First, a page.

Dussehra 2020: History, Significance and Celebrations
According to the Hindu calendar, Dussehra festival is celebrated in the month of Ashvina and it falls on the tenth day. As we know that Lord Rama fought a battle at Lanka with the demon king Ravana where Lord Rama killed Ravana. Therefore, Dussehra or Vijayadashami is celebrated. This festival is celebrated after the conclusion of the nine-day Navratri.
This year Dussehra will be celebrated on 25 October to mark the history of good over evil. Amid the pandemic, the celebrations will be somewhat different compared to the previous years. Home Ministery has already issued guidelines such as face mask and 6-ft distance for a safer and happy Dussehra. Any event in the contaminated zone is strictly prohibited.
Dussehra Festival: History
There are several mythological stories behind this festival. This day in some parts of India signifies the day on which Goddess Durga killed the demon Mahishasur. That is why all the nine avatars of Goddess Durga are worshipped on the Navaratri. It is also said that Goddess Durga immersed in water with the devotees who signifies the departure of Goddess Durga from the material world after maintaining Dharma.
In South India, Dussehra festival mainly, in Mysore, Karnataka is celebrated as the day when Chamundeshwari, another avatar of Goddess Durga killed demon Mahishasur. Do you know that the entire city is illuminated with colourful lights and decorated beautifully? In fact parades of elephants which carry processions of Goddess Chamundeshwari were also carried throughout the city.
In North India, Dussehra festival is celebrated as the day when Lord Rama killed the demon king Ravana at Lanka. According to Hindu mythology, it is said that Ravana kidnapped Lord Rama's wife Sita. Ravana also got a boon from Lord Brahma for being indestructible. Lord Rama is considered as the seventh reincarnation of Lord Vishnu and in the battle; Lord Rama managed to shoot an arrow in the belly of Ravana and killed him. That is why the Dussehra festival is celebrated as a victory of good over evil.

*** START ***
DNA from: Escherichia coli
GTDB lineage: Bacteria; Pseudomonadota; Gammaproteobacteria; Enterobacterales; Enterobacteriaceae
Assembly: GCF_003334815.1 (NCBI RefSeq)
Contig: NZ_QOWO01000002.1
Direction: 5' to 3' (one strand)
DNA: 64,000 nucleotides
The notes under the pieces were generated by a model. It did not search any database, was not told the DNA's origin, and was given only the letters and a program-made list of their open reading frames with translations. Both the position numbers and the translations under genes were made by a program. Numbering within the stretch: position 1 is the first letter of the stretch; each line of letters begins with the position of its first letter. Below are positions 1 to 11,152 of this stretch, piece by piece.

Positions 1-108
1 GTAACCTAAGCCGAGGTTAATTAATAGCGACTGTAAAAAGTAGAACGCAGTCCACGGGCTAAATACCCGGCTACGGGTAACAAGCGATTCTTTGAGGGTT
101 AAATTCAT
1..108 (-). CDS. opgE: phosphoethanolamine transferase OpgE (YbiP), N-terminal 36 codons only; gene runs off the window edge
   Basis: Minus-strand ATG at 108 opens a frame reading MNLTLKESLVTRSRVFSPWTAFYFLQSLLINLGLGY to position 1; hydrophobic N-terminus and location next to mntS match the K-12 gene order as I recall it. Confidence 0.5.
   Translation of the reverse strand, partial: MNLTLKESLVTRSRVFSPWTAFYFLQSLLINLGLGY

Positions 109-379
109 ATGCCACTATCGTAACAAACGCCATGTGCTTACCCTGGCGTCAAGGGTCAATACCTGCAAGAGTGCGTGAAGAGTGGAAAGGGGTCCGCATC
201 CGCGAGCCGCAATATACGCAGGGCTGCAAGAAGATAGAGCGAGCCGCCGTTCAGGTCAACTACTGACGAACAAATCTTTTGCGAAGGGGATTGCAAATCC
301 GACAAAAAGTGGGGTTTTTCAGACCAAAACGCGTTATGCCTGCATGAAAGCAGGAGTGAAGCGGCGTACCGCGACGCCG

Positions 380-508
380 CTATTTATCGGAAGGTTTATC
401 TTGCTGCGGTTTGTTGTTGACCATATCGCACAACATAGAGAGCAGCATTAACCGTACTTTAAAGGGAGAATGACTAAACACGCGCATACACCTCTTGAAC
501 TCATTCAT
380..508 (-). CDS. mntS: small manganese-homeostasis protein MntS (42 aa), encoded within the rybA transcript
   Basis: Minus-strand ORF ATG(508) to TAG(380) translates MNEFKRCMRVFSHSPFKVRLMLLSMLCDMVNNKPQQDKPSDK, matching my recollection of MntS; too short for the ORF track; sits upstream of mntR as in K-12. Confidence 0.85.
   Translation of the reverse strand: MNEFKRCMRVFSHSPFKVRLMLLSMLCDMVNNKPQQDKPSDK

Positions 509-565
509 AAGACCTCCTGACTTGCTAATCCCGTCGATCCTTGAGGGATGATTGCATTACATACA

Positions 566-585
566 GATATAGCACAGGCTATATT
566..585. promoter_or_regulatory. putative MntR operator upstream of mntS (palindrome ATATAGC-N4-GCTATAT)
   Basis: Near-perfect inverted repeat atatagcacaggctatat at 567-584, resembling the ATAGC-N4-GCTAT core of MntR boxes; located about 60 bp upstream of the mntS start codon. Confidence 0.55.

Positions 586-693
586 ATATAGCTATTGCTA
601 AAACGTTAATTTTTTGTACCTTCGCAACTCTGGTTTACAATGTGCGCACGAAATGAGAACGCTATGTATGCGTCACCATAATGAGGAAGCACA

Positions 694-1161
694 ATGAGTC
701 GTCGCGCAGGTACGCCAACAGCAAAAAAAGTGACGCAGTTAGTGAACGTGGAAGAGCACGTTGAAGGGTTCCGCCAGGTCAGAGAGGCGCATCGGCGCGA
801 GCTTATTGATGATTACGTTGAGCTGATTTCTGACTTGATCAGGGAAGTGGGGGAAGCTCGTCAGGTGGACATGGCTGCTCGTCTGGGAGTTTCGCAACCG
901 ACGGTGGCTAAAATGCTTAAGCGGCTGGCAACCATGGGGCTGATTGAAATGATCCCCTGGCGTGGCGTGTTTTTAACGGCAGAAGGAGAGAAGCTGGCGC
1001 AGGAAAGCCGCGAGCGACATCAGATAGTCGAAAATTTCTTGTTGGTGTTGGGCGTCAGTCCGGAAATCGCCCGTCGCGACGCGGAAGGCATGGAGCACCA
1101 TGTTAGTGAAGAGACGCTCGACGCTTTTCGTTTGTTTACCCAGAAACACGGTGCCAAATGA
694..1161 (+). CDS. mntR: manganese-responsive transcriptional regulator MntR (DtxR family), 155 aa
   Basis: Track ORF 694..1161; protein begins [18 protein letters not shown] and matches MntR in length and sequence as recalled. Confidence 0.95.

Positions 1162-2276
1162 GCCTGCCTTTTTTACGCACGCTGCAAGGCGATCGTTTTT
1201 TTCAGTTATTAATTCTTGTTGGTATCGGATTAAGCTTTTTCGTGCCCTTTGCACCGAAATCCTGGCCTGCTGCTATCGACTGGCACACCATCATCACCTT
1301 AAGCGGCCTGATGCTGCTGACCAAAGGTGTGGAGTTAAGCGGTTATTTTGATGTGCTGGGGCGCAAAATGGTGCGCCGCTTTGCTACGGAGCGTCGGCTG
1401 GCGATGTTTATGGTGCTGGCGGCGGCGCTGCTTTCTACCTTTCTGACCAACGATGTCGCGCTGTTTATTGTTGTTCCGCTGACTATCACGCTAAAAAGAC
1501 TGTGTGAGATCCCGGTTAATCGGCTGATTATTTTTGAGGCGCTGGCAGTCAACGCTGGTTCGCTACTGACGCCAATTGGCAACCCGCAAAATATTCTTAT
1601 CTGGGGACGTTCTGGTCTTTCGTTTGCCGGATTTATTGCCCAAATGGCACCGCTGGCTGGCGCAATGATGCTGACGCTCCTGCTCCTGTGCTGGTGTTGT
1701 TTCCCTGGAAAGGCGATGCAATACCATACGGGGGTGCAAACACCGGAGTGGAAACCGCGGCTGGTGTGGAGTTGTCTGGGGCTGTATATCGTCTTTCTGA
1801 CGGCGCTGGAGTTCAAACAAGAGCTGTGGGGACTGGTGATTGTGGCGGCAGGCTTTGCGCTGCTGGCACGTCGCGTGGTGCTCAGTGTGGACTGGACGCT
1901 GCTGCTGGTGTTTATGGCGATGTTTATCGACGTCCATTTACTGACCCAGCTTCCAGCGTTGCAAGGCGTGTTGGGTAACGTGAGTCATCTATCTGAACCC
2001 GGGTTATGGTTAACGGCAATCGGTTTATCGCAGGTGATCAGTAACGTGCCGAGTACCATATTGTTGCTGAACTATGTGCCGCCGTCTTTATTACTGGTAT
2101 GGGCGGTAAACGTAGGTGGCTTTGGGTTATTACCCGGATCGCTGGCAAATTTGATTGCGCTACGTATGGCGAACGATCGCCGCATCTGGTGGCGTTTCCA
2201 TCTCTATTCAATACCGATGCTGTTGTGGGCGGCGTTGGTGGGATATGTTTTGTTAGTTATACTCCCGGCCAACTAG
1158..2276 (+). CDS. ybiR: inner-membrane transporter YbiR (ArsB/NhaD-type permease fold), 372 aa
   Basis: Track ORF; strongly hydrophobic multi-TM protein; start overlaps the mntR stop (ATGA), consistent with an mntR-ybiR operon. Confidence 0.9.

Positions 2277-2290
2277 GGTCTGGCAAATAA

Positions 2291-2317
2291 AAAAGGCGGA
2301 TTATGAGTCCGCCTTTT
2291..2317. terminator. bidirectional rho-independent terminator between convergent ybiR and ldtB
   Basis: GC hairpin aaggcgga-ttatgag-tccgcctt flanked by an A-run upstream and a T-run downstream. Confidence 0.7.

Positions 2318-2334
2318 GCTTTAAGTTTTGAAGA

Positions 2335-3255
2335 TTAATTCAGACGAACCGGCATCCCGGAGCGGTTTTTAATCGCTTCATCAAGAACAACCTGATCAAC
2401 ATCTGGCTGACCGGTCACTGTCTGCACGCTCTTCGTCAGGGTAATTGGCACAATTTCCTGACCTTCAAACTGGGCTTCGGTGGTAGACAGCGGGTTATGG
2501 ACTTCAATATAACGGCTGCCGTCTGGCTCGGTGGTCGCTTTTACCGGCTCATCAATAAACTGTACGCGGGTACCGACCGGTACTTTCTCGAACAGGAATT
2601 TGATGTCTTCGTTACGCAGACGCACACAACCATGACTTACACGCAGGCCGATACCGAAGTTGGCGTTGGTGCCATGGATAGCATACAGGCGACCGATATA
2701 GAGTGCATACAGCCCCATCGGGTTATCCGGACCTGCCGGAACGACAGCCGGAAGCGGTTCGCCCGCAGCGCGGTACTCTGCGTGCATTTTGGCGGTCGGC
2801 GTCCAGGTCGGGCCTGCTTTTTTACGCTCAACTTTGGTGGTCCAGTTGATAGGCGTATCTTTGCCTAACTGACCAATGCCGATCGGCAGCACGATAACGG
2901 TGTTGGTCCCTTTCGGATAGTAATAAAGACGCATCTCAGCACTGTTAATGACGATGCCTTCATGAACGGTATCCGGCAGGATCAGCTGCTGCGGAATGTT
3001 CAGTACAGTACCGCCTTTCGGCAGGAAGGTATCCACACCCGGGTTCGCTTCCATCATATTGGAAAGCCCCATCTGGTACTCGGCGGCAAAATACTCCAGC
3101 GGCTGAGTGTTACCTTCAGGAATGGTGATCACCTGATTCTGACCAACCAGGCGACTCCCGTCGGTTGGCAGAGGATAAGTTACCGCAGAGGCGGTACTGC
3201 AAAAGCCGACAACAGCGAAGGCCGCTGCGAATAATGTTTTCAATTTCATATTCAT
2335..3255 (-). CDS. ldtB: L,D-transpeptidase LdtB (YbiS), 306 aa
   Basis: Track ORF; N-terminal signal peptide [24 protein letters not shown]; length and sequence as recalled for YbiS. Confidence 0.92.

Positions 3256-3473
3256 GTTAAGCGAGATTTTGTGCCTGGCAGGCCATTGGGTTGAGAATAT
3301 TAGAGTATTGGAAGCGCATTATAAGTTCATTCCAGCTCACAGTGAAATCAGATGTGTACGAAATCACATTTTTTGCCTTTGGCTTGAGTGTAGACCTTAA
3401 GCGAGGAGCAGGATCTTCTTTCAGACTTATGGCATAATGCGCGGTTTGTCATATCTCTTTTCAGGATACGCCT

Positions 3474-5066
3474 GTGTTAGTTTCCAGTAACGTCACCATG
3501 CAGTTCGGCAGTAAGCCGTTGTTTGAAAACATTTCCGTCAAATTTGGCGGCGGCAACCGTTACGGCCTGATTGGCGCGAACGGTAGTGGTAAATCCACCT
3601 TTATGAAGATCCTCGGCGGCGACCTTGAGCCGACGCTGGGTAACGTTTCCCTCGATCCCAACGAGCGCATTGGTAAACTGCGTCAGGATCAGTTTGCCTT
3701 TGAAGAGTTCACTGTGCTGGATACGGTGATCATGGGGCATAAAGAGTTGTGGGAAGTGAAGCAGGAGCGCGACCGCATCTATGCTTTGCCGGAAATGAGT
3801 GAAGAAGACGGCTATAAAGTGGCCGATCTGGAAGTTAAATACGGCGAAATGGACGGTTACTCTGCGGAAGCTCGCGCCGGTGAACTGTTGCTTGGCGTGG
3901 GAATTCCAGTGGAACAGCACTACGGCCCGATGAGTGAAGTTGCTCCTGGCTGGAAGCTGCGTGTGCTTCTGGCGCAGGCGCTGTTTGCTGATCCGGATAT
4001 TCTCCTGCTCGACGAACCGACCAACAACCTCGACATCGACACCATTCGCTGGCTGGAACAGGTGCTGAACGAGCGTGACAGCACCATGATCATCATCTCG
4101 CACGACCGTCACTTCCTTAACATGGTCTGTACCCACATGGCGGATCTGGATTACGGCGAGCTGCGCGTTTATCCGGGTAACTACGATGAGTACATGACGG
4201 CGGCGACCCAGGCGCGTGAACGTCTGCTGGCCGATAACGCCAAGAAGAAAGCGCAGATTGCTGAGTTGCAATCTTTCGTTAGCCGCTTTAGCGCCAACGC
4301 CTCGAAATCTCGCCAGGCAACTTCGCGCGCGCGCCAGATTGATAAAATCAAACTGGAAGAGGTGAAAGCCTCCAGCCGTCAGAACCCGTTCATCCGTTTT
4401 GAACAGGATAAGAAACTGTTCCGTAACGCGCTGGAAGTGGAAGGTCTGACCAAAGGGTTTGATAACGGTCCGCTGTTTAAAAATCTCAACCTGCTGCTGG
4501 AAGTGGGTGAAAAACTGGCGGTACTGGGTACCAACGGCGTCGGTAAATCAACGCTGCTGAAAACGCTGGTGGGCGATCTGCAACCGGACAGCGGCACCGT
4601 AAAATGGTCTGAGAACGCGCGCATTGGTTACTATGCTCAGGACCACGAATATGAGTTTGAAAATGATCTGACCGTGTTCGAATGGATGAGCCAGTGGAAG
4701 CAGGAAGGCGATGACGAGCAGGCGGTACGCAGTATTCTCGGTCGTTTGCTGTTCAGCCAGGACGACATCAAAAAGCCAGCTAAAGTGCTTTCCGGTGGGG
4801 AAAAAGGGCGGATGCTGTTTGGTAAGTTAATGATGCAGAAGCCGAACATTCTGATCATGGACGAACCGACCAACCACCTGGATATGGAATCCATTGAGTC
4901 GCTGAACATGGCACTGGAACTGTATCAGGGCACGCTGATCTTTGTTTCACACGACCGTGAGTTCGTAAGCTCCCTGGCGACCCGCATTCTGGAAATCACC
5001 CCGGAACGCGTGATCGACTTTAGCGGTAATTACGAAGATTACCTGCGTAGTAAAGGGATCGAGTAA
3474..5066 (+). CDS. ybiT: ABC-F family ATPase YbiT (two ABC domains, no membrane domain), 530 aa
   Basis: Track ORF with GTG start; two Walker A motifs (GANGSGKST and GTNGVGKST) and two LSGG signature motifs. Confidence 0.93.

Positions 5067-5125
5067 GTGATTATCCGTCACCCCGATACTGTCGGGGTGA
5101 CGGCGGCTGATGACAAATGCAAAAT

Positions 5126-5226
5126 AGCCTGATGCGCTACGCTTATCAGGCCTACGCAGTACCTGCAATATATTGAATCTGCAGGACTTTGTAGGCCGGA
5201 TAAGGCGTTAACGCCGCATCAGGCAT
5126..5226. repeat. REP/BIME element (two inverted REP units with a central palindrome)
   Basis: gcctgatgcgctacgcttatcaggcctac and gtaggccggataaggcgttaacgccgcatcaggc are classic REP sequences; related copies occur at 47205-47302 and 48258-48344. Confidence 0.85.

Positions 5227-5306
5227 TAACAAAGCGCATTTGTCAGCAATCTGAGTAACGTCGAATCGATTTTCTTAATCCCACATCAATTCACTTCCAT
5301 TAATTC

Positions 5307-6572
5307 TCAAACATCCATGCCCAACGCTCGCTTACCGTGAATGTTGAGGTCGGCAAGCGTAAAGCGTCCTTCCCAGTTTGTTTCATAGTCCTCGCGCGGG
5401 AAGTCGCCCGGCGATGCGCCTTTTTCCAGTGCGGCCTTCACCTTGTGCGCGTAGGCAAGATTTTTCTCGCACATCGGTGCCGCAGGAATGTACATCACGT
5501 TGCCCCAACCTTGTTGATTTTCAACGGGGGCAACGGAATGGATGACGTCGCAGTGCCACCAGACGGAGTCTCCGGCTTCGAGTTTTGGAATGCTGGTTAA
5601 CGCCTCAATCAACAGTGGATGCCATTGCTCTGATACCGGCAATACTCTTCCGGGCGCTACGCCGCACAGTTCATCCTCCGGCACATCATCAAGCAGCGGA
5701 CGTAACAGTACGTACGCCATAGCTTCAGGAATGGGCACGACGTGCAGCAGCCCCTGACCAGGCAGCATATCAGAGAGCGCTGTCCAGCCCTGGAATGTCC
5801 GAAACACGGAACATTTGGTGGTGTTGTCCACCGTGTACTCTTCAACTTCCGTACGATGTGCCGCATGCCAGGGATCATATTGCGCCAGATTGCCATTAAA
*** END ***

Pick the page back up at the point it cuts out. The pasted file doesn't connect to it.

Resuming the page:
Dussehra Festival: Significance
Dussehra is the festival of the victory of good over evil. This festival signifies that wrongdoings on some of the other day come in front of everyone. Whether any evil forces push you, truth and righteousness always win. Also, Dussehra is considered as a day for starting new businesses or new investments. In South Indian in some states, on this day, small children are admitted to schools.
Dussehra festival: Celebrations
In various parts of northern India, huge and colourful effigies of Ravana and his son Meghanada and brother Kumbhakaran are set on fire in the ground or open fields. People participate in the event and enjoy it. Dussehra festival is also observed by organising a theatrical enactment of life stories of Rama known as Ram Lila. At the end of Durga Puja, people celebrate this festival in West Bengal, Bihar and Odisha. Bengalis sing folk songs, immerse the idols of Goddess Durga in water bodies. In Himachal Pradesh, Vijayadashami festival in Kullu has been given the status of the International festival by the State Government.